Diego Maradona has been hospitalized, his doctor confirmed on Monday.

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The former Argentine international, who turned 60 on Friday, was admitted to a clinic in the city of La Plata, about 60 kilometers from Buenos Aires, according to his personal doctor Leopoldo Luque.

Luque ruled out that Maradona, who is currently the head coach of Gimnasia y Esgrima de La Plata, is suffering from Covid-19 or a respiratory problem and clarified that he willingly was admitted for a general check-up.

The doctor also confirmed that Maradona will spend Monday night at the Ipensa private clinic.

Maradona before the start of an Argentina First Division match between Boca Juniors and Gimnasia La Plata.

Maradona before the start of an Argentina First Division match between Boca Juniors and Gimnasia La Plata.

One of the best

In terms of memorable moments, not many footballers have delivered like ‘The Golden Boy’ Maradona.

There was his “Hand of God” goal against England at the 1986 World Cup. Quickly followed by his mazy, mesmerizing, weaving goal in the same game, that’s viewed as one of the greatest ever scored.

Perhaps no wonder then that when he returned as a manager of a club against a team he had previously played for, Maradona was presented with a throne to sit on during the game.

Widely considered one of the best players of all time, where his highs resulted in World Cup victories and a remarkable Serie A title for Napoli, but the colorful life Maradona has lived off the field has led to extreme lows, notably with issues with addiction, substance abuse, illegitimate children, and feuds over money.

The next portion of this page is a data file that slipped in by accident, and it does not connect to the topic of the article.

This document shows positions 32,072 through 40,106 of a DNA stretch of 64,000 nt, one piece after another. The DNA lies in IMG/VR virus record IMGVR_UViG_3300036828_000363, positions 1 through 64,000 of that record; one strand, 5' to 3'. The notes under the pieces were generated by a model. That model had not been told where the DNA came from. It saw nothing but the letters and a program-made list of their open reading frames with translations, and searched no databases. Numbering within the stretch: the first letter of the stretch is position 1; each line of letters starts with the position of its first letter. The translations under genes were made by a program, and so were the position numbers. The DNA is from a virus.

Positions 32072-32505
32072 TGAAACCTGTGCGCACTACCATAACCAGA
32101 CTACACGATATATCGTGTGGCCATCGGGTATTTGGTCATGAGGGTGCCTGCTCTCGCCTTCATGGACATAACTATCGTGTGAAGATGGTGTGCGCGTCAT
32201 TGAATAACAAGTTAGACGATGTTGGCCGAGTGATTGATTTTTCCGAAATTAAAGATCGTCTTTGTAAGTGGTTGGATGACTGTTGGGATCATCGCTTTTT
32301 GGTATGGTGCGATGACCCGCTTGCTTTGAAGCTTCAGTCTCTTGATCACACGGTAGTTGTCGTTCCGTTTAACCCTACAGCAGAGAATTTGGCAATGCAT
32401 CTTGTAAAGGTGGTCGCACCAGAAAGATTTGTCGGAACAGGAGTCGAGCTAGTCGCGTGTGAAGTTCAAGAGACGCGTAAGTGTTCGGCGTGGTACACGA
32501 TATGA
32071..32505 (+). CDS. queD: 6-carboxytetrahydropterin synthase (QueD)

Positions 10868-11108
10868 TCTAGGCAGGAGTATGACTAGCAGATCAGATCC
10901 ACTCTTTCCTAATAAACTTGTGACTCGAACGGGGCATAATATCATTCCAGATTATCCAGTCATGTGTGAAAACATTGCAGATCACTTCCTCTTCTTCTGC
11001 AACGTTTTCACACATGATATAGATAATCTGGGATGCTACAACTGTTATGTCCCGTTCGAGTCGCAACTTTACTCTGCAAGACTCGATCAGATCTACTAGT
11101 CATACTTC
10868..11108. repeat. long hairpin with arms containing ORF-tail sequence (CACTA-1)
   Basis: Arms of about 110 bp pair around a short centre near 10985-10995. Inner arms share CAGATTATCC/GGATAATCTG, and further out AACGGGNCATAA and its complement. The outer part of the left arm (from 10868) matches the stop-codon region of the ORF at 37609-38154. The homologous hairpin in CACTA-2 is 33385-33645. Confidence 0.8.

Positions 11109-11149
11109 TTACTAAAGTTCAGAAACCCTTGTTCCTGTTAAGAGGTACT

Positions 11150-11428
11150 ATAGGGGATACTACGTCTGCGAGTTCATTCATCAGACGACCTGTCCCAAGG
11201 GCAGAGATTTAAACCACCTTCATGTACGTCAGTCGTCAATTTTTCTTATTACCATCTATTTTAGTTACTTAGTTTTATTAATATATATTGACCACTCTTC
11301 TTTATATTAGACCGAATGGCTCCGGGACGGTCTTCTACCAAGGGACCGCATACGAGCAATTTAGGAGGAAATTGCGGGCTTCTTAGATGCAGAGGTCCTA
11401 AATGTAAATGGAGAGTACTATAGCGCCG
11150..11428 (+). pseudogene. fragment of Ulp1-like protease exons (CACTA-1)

An unacknowledged son, photo ops with the mafia and cocaine binges were all documented in British Oscar-winning film-maker Asif Kapadia’s documentary on Maradona’s time at Napoli, arguably the period of his footballing career where he had the most success.

But before the diminutive Argentine became one of the most recognizable people in the world, he was just a “little Black kid from the slum,” in the words of his former fitness coach Fernando Signorini.

Born 1960 in the Villa Fiorito area of Buenos Aires, Maradona says football was his “salvation” which helped him to raise his family out of poverty before leaving for a world record transfer fee to Barcelona in 1982.

After being ravaged by injuries at the Catalan club, he was signed by Napoli, or, as one newsreader put it: “The poorest city in Italy buys the most expensive player in the world.”

During his time at Napoli, he almost singlehandedly won the club its first-ever Serie A title, followed that up with its second a year later, won the UEFA Cup and won the World Cup with Argentina in 1986.

And while he is just one of many world-class Argentine forwards — he shot to prominence after Real Madrid great Alfredo Di Stefano and before Barcelona supremo Lionel Messi — it is Maradona’s chutzpah which separates him from the rest.

“If he hosts a TV show, it’s the most amazing and surreal TV show anybody has ever seen,” Argentine journalist Marcela Mora y Araujo wrote for CNN.